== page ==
Getting Fit Goes Beyond Lifting Weights


For those who aren't fitness fanatics, getting back in shape is a goal to strive for. Though rates of overweight and obesity are high, society has also grown increasingly health-conscious in the last 10-20 years, as the growing number of gyms and other fitness centers can attest.

Still, for those hoping to shed a few extra pounds, the first step toward doing so can be the hardest. Many instantly think of the oft-intimidating nature of the local gym, where muscular fitness enthusiasts dominate the landscape. However, getting fit does not have to include weight training. While weight training can be a valuable means to get healthier and shedding pounds, there are a host of other exercise options that can lead to very positive results.

* Spinning. Spinning is a popular and valuable alternative exercise option. However, because it can be so demanding, spinning can be a tough routine for those making a lifestyle change. Once you've gotten into an exercise groove, spinning might be something to explore. Often set to aggressive, pulsating music, spinning involves riding a stationary bike through demanding courses featuring hills and other difficult terrain. 

* Aqua aerobics. For those who enjoy time in the pool, see if your gym offers an aqua aerobics class. This might not be as readily available at most gyms as spinning classes are, as lots of gyms don't even have pools.  For those who love swimming, look for a gym that does have a pool, and chances are, that gym will offer some derivation of aqua aerobics which consists of intense cardio movements mixed with some strength training. The chief benefit of a good aqua aerobics workout is that it will work all your muscle groups with low impact on joints -- making it ideal for seniors.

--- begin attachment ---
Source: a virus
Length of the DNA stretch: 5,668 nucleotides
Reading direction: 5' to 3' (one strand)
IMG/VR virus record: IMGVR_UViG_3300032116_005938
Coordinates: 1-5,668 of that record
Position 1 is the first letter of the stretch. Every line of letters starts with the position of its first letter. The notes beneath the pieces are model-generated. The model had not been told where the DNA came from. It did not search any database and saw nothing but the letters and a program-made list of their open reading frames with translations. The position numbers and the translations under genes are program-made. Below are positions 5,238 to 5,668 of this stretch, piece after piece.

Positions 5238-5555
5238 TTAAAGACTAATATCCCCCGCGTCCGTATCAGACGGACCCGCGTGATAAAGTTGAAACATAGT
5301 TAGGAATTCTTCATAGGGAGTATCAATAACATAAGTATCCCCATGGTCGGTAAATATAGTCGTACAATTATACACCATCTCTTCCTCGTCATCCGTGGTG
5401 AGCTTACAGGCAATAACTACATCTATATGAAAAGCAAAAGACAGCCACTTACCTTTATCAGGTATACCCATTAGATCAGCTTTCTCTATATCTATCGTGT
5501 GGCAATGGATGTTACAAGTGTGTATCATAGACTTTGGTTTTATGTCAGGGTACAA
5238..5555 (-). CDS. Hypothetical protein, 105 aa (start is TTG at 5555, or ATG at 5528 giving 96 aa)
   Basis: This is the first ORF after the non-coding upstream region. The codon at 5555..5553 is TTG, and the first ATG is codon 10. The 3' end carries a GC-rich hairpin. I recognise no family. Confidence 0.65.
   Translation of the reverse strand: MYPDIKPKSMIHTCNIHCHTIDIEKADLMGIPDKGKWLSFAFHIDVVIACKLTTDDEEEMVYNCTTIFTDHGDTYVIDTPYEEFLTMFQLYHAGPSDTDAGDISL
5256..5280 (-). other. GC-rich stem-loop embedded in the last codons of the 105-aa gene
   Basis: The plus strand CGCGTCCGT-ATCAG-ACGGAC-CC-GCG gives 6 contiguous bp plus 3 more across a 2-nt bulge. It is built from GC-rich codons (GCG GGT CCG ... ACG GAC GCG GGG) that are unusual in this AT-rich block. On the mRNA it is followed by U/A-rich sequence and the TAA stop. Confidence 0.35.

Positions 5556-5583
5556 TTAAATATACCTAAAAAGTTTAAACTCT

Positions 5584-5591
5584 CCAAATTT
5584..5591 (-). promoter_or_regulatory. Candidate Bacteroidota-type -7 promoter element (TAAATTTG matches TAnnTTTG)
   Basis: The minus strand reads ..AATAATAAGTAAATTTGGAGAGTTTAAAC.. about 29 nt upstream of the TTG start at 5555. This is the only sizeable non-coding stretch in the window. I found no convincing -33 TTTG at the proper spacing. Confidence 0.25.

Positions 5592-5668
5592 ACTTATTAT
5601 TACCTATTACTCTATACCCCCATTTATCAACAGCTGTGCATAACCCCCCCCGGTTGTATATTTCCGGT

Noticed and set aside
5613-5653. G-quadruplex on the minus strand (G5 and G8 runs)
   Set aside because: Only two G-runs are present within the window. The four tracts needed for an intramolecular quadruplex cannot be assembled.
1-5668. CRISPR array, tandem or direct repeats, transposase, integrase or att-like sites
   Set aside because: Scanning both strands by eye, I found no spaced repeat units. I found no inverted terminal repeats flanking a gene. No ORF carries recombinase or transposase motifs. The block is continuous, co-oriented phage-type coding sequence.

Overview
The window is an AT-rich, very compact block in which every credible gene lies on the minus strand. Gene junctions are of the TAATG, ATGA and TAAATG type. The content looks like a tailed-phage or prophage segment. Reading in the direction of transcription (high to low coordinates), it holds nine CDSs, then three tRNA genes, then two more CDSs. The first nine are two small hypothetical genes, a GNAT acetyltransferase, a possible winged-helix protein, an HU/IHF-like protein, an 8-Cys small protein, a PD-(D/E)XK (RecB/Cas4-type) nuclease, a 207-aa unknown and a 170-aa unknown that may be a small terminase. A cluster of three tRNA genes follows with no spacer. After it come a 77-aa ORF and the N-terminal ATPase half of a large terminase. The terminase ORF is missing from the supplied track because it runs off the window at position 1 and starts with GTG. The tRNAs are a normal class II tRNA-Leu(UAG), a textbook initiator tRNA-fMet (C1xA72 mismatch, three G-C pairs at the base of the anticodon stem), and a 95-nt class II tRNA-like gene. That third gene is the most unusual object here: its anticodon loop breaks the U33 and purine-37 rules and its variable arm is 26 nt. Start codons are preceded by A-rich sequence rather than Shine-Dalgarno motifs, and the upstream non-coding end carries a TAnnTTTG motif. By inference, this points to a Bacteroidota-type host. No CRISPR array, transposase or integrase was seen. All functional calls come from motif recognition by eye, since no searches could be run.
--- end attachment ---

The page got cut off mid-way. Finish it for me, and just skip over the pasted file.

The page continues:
* Pilates. The popularity of pilates classes is now so great that many gyms offer classes several times per day. Not unlike yoga, pilates is both a physical and mental exercise. The exercises themselves can be quite demanding, focusing on stretching and breathing that strengthens the abdominal core.

* Abdominals. Few people look at their abs and don't think they could use some work. That said, nearly every gym offers a class focusing strictly on abdominal exercises. These usually range anywhere between 15 and 30 minutes in length. Anything longer than that might cause painful and unnecessary muscle strain, so beware of ab classes that might be longer than 30 minutes, especially if you've only recently gotten back into exercise.

* Fusion. For those who subscribe to the idiom that "variety is the spice of life," fusion classes (also known as total body conditioning) classes could be the perfect fit. That's because such classes are a combination of other classes. Because they combine so many different elements, these classes tend to run a little longer in length, oftentimes exceeding an hour in length. The benefit of these is that they build up your cardiovascular as well as muscular strength.

* Yoga. Arguably no alternative exercise class is more widely known than yoga. A centuries-old Hindu discipline aimed at promoting control over the body and mind, yoga classes are offered at nearly every gym or fitness center across the country. Much of yoga is concerned with helping you become stronger, more balanced, focused, and flexible. If you're looking for a non-competitive environment where you can move at your own pace, this might be the best workout program for you.


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